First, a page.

Training in gender equality and advocacy was held for women trade union leaders in Indonesia and the Philippines. Training is also scheduled for Cambodia, Thailand and Myanmar.
Forty-one women leaders from IndustriALL Global Union affiliates in Indonesia underwent training on gender equality in occupational safety and health (OSH) in Jakarta on 8-9 August 2016. The training aimed to provide women with the skills and knowledge to integrate women’s reproductive and maternal health into workplaces safety and health policies.
Representatives from the ministry of manpower and health were invited to share current OSH legislation that covers women’s safety and health, including maternity benefits. They indicated that they welcome social dialogue with workers, specifically on issues and concerns of women and maternal health.
Group learning exercises such as the identification of women’s and men’s reproductive health hazards at the workplace increased awareness of OSH. Through illustrations and drawings of their own workplaces, they were able to identify actual experiences of OSH hazards. They were also asked to draw a human body where key areas of the body are affected by such hazards.
Through these exercises, women were able to draw out plans and strategies on how to respond to occupational hazards. The inclusion of women or the formation of an OSH team was one of their identified strategies to respond to issues and concerns of women’s OSH. Plans also include initiating dialogue with the health ministry to advocate for improved legislation on maternity protection and to eventually push for the ratification of ILO Convention 183 on Maternity Protection.
In the Philippines, thirty women were trained on advocacy skills. A review of current legislation and international standards related to women was part of the training. Lorna Ferrer, the IndustriALL gender-maternity protection project coordinator, presented updates on the current campaign on gender-equality and maternity protection.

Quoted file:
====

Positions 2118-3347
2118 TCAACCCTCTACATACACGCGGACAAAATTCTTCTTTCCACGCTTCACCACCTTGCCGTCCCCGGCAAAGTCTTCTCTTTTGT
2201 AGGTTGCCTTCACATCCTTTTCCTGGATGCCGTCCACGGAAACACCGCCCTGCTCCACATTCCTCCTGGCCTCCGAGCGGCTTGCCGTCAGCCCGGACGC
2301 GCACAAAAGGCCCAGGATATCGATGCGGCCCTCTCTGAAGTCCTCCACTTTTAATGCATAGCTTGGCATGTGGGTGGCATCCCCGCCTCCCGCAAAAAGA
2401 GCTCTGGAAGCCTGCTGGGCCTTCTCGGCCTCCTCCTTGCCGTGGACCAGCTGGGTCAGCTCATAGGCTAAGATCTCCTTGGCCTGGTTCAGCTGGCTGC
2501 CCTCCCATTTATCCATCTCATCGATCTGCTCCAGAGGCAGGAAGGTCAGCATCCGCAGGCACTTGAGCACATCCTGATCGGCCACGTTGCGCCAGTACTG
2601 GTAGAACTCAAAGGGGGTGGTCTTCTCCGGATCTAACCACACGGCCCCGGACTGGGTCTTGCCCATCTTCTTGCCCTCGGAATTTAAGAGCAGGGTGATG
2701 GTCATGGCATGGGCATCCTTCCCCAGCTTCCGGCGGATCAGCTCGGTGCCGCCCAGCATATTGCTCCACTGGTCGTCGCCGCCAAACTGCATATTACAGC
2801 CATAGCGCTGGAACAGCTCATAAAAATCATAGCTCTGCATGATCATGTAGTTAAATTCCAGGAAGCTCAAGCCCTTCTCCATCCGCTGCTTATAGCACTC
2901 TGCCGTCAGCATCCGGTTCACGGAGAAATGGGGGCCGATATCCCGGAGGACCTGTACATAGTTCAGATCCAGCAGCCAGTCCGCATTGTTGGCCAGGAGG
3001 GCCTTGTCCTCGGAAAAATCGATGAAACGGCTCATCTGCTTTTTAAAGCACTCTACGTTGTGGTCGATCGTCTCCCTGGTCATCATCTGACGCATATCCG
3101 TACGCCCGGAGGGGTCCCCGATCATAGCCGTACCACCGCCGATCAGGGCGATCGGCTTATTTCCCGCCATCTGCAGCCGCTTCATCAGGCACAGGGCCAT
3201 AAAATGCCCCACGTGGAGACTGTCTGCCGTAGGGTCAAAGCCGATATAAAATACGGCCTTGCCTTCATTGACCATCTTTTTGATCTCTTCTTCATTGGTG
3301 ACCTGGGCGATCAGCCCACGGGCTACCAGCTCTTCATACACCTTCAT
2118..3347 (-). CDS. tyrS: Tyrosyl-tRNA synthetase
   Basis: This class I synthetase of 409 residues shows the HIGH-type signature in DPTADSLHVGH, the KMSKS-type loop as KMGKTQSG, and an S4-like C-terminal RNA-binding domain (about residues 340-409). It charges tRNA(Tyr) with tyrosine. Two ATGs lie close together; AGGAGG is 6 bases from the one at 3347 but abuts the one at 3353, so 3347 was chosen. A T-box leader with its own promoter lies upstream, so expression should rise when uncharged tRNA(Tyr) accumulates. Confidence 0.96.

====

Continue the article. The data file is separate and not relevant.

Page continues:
Representatives from network organizations that work on legislative advocacy and ILO ratification processes where invited to share their experiences. Each shared their experiences in supporting and proposing priority legislations and the complex process of ratifying ILO conventions. They encouraged the women not to stop putting forward their agenda and to expand their networks of advocates to increase pressure to the government.
Participants deepened their understanding on the challenges related to advocacy and campaign activities. Though advocacy work is not simple, the women vowed to work hard and put all their efforts towards the passage of propose legislation to expand maternity protection and ratification of ILO C183 in the country.
They agreed to campaign for a maximum of 120 days and a minimum of 98 days maternity leave, consistent with ILO standards. Campaign planning will be undertaken to refine and firm up plans for the maternity protection campaign.
The training will be delivered in Cambodia and Thailand in September and October. Training on promoting gender equality in trade unions will continue in Myanmar, since more women particularly in the mining sector need to be provided with awareness on gender sensitivity.
Synchronized campaign activities are also planned for the commemoration of World Day for Decent Work on 7 October, with improved maternity protection as the main campaign goal.